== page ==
Is the title advanced clinical practitioner regulated?
Radiographers are currently registered with the HCPC. If they extend their role to advanced clinical practice there is no current protected title or statutory registration as an advanced clinical practitioner. If advanced clinical practitioner were to be a protected title or annotation on the register, the health and care professions council (HCPC) would be the appropriate regulator for radiographers. Currently (2022) the HCPC have not released any decisions, there is further information and a report on the HCPC webpages:
The term credential is used by HEE to refer to a unit of learning Credentials - Advanced Practice (hee.nhs.uk) HEE provide a glossary of terms used at the centre for advancing practice
HEE are currently commissioning work around multi-professional learning for areas of clinical practice where there is no current provision of post registration modules. They’re calling them units of learning, credentials. HEE are developing credential specifications, with an approval and assurance process, that will be delivered by education providers. SoR have contributed to the development of credentials for Older People, Learning Disability, Autism, and have commented on the MSK first contact work. There is ongoing work to explore credentialling for radiotherapy advanced practice. At the moment (Spring 2022) Society of Radiographers (SoR) and College of Radiographers (CoR) are working with HEE and other stakeholders to develop a non-surgical oncology advanced clinical practice framework which will be circulated for consultation later this year. The purpose of the work is to support the education and development of the advanced clinical practitioner working or training within non-surgical oncology. It is intended that the document will be used in conjunction with Multi-professional framework for advanced clinical practice in England.pdf (hee.nhs.uk) and Workplace Supervision for Advanced Clinical Practice: An integrated multi-professional approach for practitioner development (hee.nhs.uk)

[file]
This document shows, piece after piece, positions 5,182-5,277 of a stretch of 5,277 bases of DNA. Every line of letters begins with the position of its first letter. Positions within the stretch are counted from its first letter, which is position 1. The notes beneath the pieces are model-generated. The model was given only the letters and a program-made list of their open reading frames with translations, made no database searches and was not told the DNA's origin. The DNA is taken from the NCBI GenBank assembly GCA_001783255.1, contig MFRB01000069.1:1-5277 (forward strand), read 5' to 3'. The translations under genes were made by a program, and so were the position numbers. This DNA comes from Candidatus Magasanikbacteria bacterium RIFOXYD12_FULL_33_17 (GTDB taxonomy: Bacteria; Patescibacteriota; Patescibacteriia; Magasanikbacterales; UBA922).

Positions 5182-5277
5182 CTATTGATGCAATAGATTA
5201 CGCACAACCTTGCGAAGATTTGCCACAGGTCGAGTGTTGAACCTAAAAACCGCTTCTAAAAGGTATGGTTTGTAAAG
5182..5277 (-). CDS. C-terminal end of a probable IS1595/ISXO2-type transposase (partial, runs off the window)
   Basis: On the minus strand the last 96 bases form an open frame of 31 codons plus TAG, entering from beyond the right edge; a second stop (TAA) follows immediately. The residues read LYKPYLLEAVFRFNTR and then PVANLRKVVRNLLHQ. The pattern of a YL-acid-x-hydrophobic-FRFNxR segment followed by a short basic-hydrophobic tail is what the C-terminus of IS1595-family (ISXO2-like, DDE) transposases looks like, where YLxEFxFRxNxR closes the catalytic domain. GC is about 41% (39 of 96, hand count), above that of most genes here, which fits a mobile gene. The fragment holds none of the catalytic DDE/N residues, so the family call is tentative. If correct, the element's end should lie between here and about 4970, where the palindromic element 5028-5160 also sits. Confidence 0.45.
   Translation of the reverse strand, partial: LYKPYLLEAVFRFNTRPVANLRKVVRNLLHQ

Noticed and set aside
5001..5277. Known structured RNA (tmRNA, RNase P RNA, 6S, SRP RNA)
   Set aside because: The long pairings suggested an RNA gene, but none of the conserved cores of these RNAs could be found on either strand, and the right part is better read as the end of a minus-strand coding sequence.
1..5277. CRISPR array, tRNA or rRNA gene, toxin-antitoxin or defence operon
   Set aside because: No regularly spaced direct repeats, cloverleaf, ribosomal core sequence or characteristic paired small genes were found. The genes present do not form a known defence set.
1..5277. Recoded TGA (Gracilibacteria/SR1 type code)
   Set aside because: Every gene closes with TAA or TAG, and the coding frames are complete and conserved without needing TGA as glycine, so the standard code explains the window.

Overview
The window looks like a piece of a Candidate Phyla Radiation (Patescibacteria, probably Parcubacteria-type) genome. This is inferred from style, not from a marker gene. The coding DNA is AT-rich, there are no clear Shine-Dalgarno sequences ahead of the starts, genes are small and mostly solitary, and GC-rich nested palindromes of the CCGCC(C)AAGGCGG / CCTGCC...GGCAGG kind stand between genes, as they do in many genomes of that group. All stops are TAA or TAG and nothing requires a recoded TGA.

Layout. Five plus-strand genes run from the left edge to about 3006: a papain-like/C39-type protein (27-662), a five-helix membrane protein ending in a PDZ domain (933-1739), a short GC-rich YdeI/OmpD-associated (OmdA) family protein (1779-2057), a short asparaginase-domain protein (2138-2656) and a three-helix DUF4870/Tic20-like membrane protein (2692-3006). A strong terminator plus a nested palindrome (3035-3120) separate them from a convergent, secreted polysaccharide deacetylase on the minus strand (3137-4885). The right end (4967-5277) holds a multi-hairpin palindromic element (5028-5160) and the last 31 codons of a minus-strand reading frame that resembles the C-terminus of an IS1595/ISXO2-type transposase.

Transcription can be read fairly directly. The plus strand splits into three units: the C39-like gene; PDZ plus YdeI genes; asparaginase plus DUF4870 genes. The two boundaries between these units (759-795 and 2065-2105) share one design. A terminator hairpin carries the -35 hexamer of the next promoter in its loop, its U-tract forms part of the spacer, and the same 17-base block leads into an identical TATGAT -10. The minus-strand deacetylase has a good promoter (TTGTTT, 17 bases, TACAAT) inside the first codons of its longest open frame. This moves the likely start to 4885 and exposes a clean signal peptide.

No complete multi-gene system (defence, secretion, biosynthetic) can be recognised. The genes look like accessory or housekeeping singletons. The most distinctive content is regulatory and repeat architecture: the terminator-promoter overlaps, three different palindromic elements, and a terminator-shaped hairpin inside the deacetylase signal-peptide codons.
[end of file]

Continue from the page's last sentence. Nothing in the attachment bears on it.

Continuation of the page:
The 4 nations publications all detail the 4 pillars of advancing practice but it’s not clear if I need a full a master’s level qualification – do I need a full MSc to be called an advanced practitioner?
The national government bodies are not regulators so they can’t insist but they do strongly advise (and influence employers) with respect to qualification, that decision will ultimately be taken by employers in the absence of the regulator stipulating MSc. It has been the CoR aspiration that advanced practitioners should hold a full master’s degree. All of the four nations documents state minimum MSc level study for advanced clinical practice; if you click on the links and search the documents for the word master’s or abbreviation MSc that will help you find the sections a little more quickly for further details.